“Self-pity Is Not a Christian Virtue”

René Malgo

Dear friends, many people ask the anxious question: What will happen tomorrow? The world is becoming more and more restless, at least from our Western perspective. The West has enjoyed an unprecedented period of peace and prosperity since the end of World War II. But more and more people fear that these times will soon be over. They reference Austrian-Jewish writer Stefan Zweig (died 1942), who wrote about the time before the First World War, among other things, in his autobiographical book The World of Yesterday.

Europe was proud of its progress, peace, prosperity, and liberalism. The West felt secure, believing that the brutality of the past was behind it, and that it was headed towards a golden era. And then the bloody catastrophe of the First World War broke in. While many today do not have this feeling of security, they do have the premonition that such sinister shadows will soon spread over our countries once again.

And indeed, when we read Zweig’s memories of the early 20th century, it might seem to us that he is describing the naïve, starry-eyed idealism of the far-left politics and mass media of our day:

“There was as little belief in the possibility of such barbaric declines as wars between the peoples of Europe as there was in witches and ghosts. Our fathers were comfortably saturated with confidence in the unfailing and binding power of tolerance and conciliation. They honestly believed that the divergencies and the boundaries between nations and sects would gradually melt away into a common humanity, and that peace and security, the highest of treasures, would be shared by all mankind.”

We are aware that barbaric declines are possible at any time—especially the more godless the world around us becomes. But, how should we deal with this knowledge? Is it appropriate for us to just complain about how bad the world is now and what unfortunate people we are, as we sit at home on the couch, in heated rooms, comfortable clothes, and with a steaming cup of coffee in hand?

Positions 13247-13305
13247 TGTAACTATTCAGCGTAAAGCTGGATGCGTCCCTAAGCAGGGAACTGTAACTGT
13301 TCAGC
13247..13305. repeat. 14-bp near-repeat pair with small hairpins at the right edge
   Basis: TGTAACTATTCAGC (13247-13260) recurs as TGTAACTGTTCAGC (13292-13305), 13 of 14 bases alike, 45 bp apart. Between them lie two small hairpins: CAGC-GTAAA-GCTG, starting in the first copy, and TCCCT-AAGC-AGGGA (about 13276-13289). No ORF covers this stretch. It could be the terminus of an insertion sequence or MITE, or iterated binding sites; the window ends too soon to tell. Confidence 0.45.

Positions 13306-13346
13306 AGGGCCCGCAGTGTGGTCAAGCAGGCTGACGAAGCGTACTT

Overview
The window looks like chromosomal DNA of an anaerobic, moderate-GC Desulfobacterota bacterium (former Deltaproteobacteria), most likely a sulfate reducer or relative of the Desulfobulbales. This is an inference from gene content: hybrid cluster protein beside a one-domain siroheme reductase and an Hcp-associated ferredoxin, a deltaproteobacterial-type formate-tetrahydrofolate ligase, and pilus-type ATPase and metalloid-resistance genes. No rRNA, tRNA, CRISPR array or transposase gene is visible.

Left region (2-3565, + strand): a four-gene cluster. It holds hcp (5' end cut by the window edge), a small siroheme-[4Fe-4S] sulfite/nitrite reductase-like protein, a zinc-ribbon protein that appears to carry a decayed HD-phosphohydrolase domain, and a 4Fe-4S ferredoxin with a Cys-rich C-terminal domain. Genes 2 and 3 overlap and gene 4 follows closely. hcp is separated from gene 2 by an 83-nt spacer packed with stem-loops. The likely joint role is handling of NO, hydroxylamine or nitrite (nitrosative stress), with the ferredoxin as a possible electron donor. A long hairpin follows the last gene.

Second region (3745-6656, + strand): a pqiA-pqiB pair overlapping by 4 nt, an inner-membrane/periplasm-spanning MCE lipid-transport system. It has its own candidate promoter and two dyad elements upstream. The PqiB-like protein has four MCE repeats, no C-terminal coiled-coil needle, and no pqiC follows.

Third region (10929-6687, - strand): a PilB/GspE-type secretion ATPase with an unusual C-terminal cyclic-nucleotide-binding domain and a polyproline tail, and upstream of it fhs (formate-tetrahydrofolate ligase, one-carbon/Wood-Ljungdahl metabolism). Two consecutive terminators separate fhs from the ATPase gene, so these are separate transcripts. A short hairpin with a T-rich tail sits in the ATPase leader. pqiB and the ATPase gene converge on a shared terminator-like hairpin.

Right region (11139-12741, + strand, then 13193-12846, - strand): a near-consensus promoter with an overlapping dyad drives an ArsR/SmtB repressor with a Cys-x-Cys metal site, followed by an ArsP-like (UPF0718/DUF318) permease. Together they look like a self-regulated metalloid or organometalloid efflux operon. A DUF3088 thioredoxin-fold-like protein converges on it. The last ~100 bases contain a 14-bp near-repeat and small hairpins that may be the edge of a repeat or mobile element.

No. Self-pity is not a Christian virtue. Nor is panic. The pressure on believers is increasing, there’s no question. But that’s why we must not despair. Jesus Christ is the Victor and His gospel remains God’s power.

We are in God’s hand, even when things happen that we can’t make sense of at all. And truthfully, much of what we fear is nothing compared to what our persecuted and deprived brothers have to endure in most of the non-Western world. The comfort that we Western Christians enjoy, and which we now see as threatened by the influx of refugees and by a society increasingly hostile to Christ, is simply not something we have been promised, but rather, “…all that will live godly in Christ Jesus shall suffer persecution” (2 Timothy 3:12).

We do not like to hear this. And yes, I also pray that God will grant us Christians the grace to “lead a quiet and peaceable life in all godliness and honesty” (1 Timothy 2:2). That is a legitimate concern. But with all the fears we might have, we should keep in mind what God the Lord said to His people Israel under the Old Covenant, and also calls to us through Christ: “Why sayest thou…My way is hid from the LORD, and my judgment is passed over from my God? Hast thou not known? hast thou not heard, that the everlasting God, the LORD, the Creator of the ends of the earth, fainteth not, neither is weary? there is no searching of his understanding. He giveth power to the faint; and to them that have no might he increaseth strength. Even youths shall faint and be weary, and the young men shall utterly fall: But they that wait upon the LORD shall renew their strength; they shall mount up with wings as eagles; they shall run, and not be weary; and they shall walk, and not faint” (Isaiah 40:27-31).

Let us go to our God in all our weaknesses and cling to Him. That’s the right attitude. Maranatha—our Lord, come!

Midnight Call - 02/2018

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